16. I think only the long one is a boring bar. The others are just standard left, facing, parting/grooving, thread cutting(?) and right. With the paint I presume that they are tipped with either HSS or carbide depending on their generation. Alan
  17. You misunderstand me...I was referring to the years indivisible by two. Alan
  18. I thought it sounded like something to do with a distopian film by one of the old Monty Python team. Alan
  19. One of the advantages of that tuning fork idea is that you could build in a clamp for an end stop...I usually put a mark on the floor to align the bolt cutter and have an Immoveable object the appropriate distance away to feed the bar to.....or just chalk mark the lengths onto the bar. However I have to say that I have used the bolt croppers fairly infrequently over the last 40 odd years so maybe I will just carry on using them on an ad hoc basis! Alan
  20. What a clever man you are! That is a very interesting concept I will log away for the future. I make up phosphoric acid pickling tanks with sheets of polythene laid onto 4x2 timbers....or whatever suits the project... I make clear polythene sheet envelopes sealed up with duct tape to contain the media so I can recycle it when shot blasting objects too big for the cabinet. I use a glass jar to contain brass, citric acid and detergent to isolate the dirty / cleaning solution from the transmission solution in the Ultrasonic Cleaner tank...maybe I will try that in a polythene bag, it will probably transfer the sound waves better as well. Thank you Ian. Alan
  21. That looks an interesting idea. The two reasons I use it at floor level however are; that resting it on the ground means most of your body weight is above it, which means less effort required; that the floor acts as a continuous trestle and supports however long the standing bar or cut off piece may be. These two points are especially handy when working solo. Both ends of the bar always jump when you go through, and invariably the longest end falls off the bench. It also means you did not have to lift it onto the bench or trestle in the first place! I have made it into a proto guillotine by clamping one handle in the vice in the past. It works well if you have an assistant holding the bar. I have only referred in jest to myself or my assistants when supporting one end of a bar as "an intelligent trestle"...I am very PC really. Alan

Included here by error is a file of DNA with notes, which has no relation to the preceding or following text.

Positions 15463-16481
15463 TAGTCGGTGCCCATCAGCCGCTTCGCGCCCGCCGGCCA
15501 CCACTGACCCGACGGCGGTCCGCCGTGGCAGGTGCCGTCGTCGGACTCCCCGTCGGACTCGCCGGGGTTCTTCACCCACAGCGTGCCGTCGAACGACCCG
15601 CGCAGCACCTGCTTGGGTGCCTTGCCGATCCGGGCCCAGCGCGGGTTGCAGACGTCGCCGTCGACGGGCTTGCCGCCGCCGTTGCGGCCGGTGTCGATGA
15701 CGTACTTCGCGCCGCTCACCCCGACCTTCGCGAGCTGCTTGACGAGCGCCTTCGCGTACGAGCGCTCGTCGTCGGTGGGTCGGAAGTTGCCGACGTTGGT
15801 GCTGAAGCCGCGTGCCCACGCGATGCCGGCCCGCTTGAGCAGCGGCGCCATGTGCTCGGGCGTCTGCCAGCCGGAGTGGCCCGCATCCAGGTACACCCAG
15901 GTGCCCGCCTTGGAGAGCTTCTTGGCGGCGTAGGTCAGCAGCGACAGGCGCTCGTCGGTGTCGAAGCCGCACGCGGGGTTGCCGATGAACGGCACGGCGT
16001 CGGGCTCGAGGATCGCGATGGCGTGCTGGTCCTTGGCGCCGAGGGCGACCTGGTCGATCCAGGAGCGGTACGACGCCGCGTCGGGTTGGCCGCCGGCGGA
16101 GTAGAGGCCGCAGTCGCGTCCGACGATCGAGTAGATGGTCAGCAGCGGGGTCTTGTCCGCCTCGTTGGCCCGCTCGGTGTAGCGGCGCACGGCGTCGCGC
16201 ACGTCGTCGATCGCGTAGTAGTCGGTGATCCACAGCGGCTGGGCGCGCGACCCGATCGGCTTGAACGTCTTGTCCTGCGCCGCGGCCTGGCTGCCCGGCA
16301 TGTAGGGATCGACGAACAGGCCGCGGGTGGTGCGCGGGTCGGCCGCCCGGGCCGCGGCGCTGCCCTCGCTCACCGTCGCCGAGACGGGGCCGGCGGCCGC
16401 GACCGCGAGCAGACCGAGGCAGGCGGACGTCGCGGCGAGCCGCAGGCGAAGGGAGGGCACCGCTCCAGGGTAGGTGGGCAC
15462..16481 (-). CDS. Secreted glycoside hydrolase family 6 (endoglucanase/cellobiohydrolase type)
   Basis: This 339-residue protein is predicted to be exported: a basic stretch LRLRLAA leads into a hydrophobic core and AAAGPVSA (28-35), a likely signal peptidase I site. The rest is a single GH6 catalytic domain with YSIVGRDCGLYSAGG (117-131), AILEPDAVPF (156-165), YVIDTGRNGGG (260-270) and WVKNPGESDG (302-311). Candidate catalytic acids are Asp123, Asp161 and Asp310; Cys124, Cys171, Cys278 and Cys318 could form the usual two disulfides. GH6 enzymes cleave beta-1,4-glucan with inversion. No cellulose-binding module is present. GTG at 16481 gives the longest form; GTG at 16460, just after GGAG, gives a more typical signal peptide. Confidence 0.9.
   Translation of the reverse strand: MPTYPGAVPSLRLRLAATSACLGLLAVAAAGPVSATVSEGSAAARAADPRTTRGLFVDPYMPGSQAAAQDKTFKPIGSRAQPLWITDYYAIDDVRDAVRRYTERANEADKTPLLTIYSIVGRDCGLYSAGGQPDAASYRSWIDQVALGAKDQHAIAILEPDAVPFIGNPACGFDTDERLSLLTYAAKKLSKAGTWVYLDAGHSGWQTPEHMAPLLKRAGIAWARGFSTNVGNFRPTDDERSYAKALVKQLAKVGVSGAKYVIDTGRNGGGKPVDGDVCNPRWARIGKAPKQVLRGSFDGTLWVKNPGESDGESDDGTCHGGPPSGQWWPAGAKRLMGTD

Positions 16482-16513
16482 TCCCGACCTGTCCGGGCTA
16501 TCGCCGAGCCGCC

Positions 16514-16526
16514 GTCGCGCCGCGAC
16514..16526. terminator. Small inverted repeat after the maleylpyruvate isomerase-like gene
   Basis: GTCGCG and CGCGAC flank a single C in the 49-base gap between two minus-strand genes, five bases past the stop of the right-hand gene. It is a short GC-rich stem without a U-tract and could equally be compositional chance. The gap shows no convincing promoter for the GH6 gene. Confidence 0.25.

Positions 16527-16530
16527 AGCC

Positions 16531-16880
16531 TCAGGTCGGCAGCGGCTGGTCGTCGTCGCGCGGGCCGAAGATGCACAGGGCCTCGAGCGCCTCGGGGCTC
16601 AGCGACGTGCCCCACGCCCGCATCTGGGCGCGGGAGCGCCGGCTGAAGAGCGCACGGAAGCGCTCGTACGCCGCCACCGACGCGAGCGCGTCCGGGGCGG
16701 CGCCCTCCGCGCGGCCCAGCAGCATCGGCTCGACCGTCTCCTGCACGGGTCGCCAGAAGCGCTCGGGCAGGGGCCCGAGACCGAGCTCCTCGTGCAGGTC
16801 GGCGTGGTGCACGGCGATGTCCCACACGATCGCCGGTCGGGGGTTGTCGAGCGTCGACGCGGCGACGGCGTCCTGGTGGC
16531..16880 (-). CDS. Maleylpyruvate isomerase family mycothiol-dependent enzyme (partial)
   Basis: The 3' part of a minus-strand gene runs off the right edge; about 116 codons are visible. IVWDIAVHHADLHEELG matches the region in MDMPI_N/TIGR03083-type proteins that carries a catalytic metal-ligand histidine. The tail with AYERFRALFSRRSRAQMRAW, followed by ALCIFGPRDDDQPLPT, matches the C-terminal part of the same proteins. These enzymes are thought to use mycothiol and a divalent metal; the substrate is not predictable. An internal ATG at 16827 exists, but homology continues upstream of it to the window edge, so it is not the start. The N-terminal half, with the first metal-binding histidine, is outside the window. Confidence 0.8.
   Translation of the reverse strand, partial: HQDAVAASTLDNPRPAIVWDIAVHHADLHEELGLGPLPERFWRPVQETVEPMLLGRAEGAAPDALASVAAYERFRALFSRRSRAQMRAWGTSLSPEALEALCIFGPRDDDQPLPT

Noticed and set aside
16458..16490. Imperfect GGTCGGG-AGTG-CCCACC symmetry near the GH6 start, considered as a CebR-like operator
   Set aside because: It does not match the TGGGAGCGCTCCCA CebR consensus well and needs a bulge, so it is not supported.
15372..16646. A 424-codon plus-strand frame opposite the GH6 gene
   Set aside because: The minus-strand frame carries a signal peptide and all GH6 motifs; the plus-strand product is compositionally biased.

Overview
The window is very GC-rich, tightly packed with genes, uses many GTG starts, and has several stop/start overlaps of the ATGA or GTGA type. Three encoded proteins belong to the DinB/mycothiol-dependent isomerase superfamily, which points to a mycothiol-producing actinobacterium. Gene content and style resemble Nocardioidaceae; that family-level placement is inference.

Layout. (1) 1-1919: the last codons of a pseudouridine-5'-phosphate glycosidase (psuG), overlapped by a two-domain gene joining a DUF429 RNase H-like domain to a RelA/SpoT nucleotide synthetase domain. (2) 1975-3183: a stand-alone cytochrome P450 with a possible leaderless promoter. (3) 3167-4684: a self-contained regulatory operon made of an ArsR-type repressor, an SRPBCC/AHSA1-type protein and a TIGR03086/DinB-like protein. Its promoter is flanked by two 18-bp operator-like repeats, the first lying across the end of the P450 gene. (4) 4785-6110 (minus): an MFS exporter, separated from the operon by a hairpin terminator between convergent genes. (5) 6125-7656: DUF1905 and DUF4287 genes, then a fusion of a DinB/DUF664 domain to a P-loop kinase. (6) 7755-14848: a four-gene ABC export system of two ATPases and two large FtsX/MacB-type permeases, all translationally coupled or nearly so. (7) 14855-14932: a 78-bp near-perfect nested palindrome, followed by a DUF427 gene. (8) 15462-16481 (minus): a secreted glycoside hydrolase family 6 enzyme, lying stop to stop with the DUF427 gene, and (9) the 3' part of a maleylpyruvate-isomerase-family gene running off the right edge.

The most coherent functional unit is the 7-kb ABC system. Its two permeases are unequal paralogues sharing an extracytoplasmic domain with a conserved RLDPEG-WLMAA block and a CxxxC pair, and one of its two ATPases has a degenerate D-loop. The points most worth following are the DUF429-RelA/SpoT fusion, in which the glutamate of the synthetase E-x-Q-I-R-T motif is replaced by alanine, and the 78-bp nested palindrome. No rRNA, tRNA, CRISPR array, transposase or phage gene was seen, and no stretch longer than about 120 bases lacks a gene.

22. My pair of those I usually use with the jaw and one handle resting on the ground, especially if I am feeding a long bar though it for multiple cuts. Alan
  23. I use flake graphite for both burnished paint finishes and punching/drifting lubricant. Rocol sold it as Foliac 4B. My last sackful came from a graphite dealer, David Hart Feckenham, Worcestershire. There must be one or two suppliers in most countries. Same sack has lasted 20 years! I used to mix it with my homemade Renaissance wax (Microcrystalline and Polythene waxes in White Spirit) because that is what I had around. The wax just acts as a carrier to hold the graphite onto the punch or drift so the ratio is largely immaterial...basically as much graphite as you can get in. In an open pot the white spirit evaporates so you need to thin it down occasionally. The last few years I have been mixing the graphite with Molyslip brand MWL which stays gloopy almost indefinitely. Not nearly as pleasant a smell as the wax when it burns off however. Alan
  24. I agree, we don't want to stirrup any trouble. Alan
  25. Mustang on to my sanity here. And before any of you ask, I don't believe in Sanity Clause. I know it is not much use to shut the stable door after the horse has bolted it. ...but... When I said I could not find a source of supply of horse hide I did not mean I didn't know where they came from...trouble is all the ones I knew of already had an occupant. In order to rein in your irreverent (and irrelevant) horsey talk and curb your enthusiasm I will relate a serious horsey experience which should stall the proceedings a bit. (...ooh got four in that line!) One of my major public appearances was as a pall bearer for one of the most famous horse riders ever. Pat Smythe was an Olympic show jumper in the fifties and sixties. She was our local hero, she happened to give a home to an orphaned young man who became a blacksmith who in turn gave me a holiday job at age 16. Coincidently we are taking him out to lunch on his 75 birthday next week. So I trust you will all wish him a happy birthday. He is the only current holder of a gold medal from Worshipful Company of Blacksmiths. How about that? Off to hit the hay now... Alan
×
×
  • Create New...